IEA forecasts: Peak oil demand ‘looming’ before 2030

IEA forecasts: Peak oil demand ‘looming’ before 2030
demand for oil
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Mid-term Market Report “Oil 2023”

( – After three years of turmoil, from the pandemic to the Russian invasion of Ukraine, world oil markets They are gradually recalibrating. the Reference prices for crude oil They are back below pre-war levels and market tensions have eased somewhat. And although there are a number of uncertainties surrounding the sector, the IEA sees a clear trend of global demand for oil: Growth is expected to slow significantly over the forecast period 2022-28, and peak before 2030. Forecasts are featured in the new Mid-Term Market Report”2023 oilIt was published yesterday in Paris.

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What will happen to the demand for oil?

Based on current government policies and market trends, global oil demand will increase by 6% between 2022 and 2028, according to the forecast paper. 105.7 million barrels per day (mbpd) Under pressure from the petrochemical and aviation sectors. During the same period, global upstream investment will increase. The International Energy Agency estimates an 11% increase in 2023 to $528 billion, compared to $474 billion in 2022.

Then the pace will change: consumption growth should fall to just 0.4 mb/d, which indicates peak demand. Primarily thanks to the gradual decarbonization of the transportation sector, which, between electric propulsion, efficiency and biofuels, will reduce dependence on crude oil.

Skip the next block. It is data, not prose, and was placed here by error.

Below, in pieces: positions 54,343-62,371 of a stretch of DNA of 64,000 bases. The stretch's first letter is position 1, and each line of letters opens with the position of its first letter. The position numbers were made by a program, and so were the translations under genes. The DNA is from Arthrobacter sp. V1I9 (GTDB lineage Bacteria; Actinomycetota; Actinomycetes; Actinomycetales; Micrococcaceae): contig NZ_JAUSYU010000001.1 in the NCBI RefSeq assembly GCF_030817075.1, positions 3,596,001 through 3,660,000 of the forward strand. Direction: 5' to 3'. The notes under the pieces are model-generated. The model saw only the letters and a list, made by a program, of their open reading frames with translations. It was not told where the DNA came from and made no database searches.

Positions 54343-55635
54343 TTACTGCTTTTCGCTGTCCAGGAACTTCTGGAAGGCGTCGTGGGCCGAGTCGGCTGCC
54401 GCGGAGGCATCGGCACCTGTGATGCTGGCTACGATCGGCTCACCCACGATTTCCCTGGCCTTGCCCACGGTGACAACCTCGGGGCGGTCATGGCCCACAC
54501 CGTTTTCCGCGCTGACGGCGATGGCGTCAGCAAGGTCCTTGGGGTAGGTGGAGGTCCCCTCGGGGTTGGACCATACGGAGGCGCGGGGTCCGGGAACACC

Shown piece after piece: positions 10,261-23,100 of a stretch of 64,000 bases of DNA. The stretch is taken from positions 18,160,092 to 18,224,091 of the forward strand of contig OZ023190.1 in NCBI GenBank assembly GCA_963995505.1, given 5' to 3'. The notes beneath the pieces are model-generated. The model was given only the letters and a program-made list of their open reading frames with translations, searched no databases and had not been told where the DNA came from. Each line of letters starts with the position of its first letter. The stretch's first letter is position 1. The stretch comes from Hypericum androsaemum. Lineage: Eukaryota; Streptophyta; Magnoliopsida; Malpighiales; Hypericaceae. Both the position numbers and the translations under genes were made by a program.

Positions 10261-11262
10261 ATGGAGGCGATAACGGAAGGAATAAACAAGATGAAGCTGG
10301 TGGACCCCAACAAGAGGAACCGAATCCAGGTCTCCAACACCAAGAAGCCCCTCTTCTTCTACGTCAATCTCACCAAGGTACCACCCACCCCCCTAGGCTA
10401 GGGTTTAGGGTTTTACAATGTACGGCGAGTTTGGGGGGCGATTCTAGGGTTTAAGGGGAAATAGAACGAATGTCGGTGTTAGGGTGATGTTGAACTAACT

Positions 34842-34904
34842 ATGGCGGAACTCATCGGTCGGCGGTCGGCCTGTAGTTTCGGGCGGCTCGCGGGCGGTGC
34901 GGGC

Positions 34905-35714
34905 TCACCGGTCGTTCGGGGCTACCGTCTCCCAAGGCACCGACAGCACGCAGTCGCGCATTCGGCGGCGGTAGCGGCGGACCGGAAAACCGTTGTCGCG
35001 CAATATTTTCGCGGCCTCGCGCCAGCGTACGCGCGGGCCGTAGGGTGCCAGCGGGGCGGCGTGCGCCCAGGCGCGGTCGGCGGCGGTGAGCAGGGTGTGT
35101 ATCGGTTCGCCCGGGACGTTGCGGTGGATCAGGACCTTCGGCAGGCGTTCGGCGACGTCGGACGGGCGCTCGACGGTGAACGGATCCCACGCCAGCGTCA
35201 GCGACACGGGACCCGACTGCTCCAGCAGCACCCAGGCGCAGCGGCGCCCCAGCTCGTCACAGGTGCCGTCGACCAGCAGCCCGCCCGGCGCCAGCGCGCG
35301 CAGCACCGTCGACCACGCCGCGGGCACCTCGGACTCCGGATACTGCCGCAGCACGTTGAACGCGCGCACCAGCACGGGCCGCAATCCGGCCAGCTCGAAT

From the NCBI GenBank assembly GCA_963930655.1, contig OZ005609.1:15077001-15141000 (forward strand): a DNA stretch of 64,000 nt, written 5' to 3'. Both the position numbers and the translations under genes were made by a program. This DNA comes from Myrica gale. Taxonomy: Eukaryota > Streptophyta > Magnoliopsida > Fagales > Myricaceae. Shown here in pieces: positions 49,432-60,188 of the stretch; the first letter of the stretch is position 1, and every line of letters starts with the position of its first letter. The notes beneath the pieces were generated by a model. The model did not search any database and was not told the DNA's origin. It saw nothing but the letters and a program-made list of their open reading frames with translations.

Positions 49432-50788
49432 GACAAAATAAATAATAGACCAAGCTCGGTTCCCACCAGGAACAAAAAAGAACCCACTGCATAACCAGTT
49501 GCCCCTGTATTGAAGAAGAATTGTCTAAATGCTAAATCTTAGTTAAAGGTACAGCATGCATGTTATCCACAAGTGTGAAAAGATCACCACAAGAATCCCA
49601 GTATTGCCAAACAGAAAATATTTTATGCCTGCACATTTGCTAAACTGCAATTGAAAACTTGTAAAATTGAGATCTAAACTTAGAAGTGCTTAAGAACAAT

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IEA forecasts, changes ahead

“The transition to a clean energy economy is accelerating, with global oil demand peaking before the end of this decade as electric vehicles, energy efficiency and other technologies advance.”said Fatih Birol, Executive Director of the International Energy Agency. “Oil producers need to pay close attention to the increasing pace of change and calibrate their investment decisions to ensure an orderly transition.”

Special attention should be paid to refineries. These plants may need to shift their product revenues to intermediate distillates and petrochemical feedstocks to reflect evolving oil demand patterns. IEA projections estimate that demand for premium road transport fuels, such as gasoline and diesel, will be 1 million b/d lower than 2028 levels. Meanwhile, strong petrochemical activity and slower growth in liquid natural gas (NGL) supplies should The demand for liquefied petroleum gas and naphtha provided by refineries increases.

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